Tuesday, September 11, 2012

September is Food Safety Education Month

A couple of weeks ago I had the privilege of hearing Dr. Yvonne Maldonado, Chief of the Division of Pediatric Infectious Diseases at Stanford University, speak about food-borne illnesses. Since September is National Food Safety Education month, I thought I’d share some of what I learned about what we can do to protect ourselves.

Although the facts are a little terrifying, it was reassuring to hear that the best way to avoid food-borne illnesses is to carefully prepare food that was raised and handled safely. What immediately popped into my mind while Dr. Maldonado was speaking is that the best way to know that your food has been raised and handled safely (other than by raising it yourself) is to know your farmer!

The Center for Disease Control reports the following as the annual burden of foodborne illnesses:
48 million illnesses
128,000 hospitalizations
3,000 deaths
$6.5-35 billion in medical and other costs

What I found even scarier than the 48 million illnesses is the reminder that those were just the reported illnesses. Think of the number of times you just haven’t felt well, and you thought it might have been something you ate, but you didn’t feel badly enough to go see a doctor or call the CDC.

The list of common food-borne pathogens is immense. The ones we hear most about are e.coli, Salmonella, and Listeria, but they’re just the tip of the iceberg. And although we know that raw chicken, eggs, and pork are often culprits, in the recent past outbreaks have been traced to less obvious foods like raw sprouts and pistachios.

The greatest challenges to food safety today are in the food production and supply chain, as a result of antibiotic resistance, and due to the introduction of new “contained” foods such as cookie dough and bagged spinach. All food used to be locally produced. Today much of it comes from all over to a central processing plant and then gets sent far and wide. And this creates a whole host of problems. Hamburger meat has caused a number of multi-state outbreaks because the meat from many animals gets mixed and ground together, so one infected animal can make hundreds of people sick in different states at different times.

I cook almost every meal that my family eats, and I know how important it is for me to understand my responsibility. There is a great deal of excellent information on food safety in the home kitchen on the FDA’s website, www.foodsafety .com. I found the following two links particularly interesting:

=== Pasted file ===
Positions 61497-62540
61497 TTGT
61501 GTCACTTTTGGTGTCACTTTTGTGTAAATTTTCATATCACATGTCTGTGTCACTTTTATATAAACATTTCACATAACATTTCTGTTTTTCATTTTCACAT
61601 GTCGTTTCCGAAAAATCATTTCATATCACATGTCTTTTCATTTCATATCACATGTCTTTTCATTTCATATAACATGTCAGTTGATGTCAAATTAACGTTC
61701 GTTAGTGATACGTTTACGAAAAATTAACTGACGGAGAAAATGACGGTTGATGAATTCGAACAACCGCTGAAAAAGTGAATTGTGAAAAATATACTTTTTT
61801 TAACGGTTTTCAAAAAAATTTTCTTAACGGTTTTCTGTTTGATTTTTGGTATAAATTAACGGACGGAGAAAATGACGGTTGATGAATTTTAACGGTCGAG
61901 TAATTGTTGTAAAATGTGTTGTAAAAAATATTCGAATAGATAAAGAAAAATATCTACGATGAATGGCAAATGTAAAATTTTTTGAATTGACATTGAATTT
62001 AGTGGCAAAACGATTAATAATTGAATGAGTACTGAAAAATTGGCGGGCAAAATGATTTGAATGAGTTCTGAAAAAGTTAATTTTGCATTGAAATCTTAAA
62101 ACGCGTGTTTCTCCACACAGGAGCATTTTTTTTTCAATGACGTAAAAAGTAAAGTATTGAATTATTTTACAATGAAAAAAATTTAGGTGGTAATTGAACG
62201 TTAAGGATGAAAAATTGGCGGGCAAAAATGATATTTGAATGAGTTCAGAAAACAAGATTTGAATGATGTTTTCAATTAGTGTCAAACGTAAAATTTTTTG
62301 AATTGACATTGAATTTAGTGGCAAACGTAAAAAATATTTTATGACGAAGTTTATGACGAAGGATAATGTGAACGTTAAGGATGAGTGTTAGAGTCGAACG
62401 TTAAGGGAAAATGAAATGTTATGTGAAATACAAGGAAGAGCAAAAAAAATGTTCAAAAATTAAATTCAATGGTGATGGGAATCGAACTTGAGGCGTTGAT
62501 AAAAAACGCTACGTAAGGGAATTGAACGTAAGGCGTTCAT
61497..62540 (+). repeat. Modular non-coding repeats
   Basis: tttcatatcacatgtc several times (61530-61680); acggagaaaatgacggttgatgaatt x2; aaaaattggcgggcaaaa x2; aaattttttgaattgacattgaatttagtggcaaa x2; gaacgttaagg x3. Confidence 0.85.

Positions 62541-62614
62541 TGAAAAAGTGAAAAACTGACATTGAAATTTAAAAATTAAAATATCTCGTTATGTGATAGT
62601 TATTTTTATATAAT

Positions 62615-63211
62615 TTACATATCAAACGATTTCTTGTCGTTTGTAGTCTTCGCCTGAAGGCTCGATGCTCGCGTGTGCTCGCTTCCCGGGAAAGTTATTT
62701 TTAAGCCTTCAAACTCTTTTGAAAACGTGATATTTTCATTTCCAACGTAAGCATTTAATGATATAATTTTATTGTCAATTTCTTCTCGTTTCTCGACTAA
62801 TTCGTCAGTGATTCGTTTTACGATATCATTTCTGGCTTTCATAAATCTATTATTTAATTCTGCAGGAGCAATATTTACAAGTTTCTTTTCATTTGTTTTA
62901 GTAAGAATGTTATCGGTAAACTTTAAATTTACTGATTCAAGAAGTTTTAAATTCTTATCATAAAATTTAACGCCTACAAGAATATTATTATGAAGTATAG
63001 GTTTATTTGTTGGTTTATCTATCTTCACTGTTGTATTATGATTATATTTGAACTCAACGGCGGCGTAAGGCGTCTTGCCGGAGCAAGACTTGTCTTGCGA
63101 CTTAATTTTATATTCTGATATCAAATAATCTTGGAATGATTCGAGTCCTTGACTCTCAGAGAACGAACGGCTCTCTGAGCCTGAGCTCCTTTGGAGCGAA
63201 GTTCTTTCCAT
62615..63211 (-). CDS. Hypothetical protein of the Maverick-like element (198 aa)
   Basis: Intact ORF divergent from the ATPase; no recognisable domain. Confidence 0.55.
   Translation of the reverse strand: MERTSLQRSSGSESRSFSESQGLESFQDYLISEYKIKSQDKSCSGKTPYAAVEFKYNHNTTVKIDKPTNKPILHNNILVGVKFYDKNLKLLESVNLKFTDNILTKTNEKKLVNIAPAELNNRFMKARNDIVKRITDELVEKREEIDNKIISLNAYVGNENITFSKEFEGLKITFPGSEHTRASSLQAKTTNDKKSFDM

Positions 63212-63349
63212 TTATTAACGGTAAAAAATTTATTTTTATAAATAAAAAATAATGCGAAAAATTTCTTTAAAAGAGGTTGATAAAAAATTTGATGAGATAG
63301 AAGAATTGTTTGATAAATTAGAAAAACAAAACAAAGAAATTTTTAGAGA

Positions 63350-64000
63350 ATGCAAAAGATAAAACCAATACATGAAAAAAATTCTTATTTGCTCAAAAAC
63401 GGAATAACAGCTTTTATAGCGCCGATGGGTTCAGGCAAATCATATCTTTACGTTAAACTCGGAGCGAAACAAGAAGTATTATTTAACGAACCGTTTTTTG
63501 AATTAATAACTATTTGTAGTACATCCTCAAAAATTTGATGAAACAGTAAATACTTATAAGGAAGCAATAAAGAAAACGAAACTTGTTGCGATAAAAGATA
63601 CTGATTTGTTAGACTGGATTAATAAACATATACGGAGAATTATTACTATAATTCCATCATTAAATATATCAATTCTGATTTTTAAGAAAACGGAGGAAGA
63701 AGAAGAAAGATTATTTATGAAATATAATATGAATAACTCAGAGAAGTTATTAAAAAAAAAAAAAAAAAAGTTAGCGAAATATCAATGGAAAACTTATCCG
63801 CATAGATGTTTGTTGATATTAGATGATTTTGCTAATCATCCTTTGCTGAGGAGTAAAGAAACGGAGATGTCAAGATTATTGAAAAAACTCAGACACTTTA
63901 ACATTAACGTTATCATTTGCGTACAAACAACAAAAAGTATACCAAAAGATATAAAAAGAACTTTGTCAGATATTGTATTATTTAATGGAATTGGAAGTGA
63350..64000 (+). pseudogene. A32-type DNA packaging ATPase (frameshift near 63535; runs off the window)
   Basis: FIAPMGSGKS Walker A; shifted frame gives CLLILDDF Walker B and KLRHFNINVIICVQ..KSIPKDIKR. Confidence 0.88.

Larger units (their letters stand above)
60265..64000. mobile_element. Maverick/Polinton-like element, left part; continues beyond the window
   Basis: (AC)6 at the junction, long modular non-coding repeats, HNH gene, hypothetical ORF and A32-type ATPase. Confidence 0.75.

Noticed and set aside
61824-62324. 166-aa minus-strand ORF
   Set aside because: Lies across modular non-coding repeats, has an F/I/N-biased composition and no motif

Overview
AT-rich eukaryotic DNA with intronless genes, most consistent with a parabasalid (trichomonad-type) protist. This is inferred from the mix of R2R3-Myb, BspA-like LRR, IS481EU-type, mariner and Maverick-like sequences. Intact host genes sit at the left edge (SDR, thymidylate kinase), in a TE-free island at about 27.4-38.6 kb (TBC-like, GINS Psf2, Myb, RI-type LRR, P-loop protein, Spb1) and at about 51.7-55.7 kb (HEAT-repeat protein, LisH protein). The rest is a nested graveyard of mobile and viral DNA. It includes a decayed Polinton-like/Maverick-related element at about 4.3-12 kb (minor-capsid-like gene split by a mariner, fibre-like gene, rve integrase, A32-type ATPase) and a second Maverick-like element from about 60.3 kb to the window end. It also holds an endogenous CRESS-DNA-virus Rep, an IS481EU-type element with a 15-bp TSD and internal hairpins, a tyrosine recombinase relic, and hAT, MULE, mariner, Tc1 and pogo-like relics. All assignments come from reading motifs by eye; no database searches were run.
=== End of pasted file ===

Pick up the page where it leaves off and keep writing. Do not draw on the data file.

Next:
Food Safety Myths:

Food safety at the farmer’s market:

Raw milk can be a touchy subject, and Dr. Maldonado explained that pasteurization does not destroy the beneficial nutrients in milk, so there is no good reason to drink it or to eat products made with it. In fact, before pasteurization, 25% of all diseases were related to raw milk. Today between 1 and 3% of the U.S. population drinks raw milk, and yet raw milk accounts for the majority of milk-borne illnesses in this country. Raw milk can contain bacteria such as Listeria and e.coli, parasites such as Giardia, and viruses like the norovirus. Because young children are more susceptible to food-borne illnesses, as parents we have a serious responsibility to protect them.

If you know where and how your food is being raised, how it’s picked, processed, and transported, you can avoid many food-related dangers. But it’s still important to learn the basic rules of food safety (I grabbed these quick tips from the FDA website):

-       Clean: Wash your hands, utensils, and surfaces often. Soap and water is best.
-       Separate: Don’t cross-contaminate
-       Cook: Cook to the right temperature
-       Chill: Refrigerate food promptly, and keep it below 40 degrees

In addition, if you’re sick, don’t prepare food for others. I like this rule because it means that even Moms should get sick days :-)

Sunday, September 9, 2012

Panko-Crusted Chicken

I wrote this piece for seattletimes.com about one of my family's favorite meals, panko-crusted chicken.

Thursday, September 6, 2012

The Benefits of Organic

This piece from grist says it so well, I'm just helping to spread the word.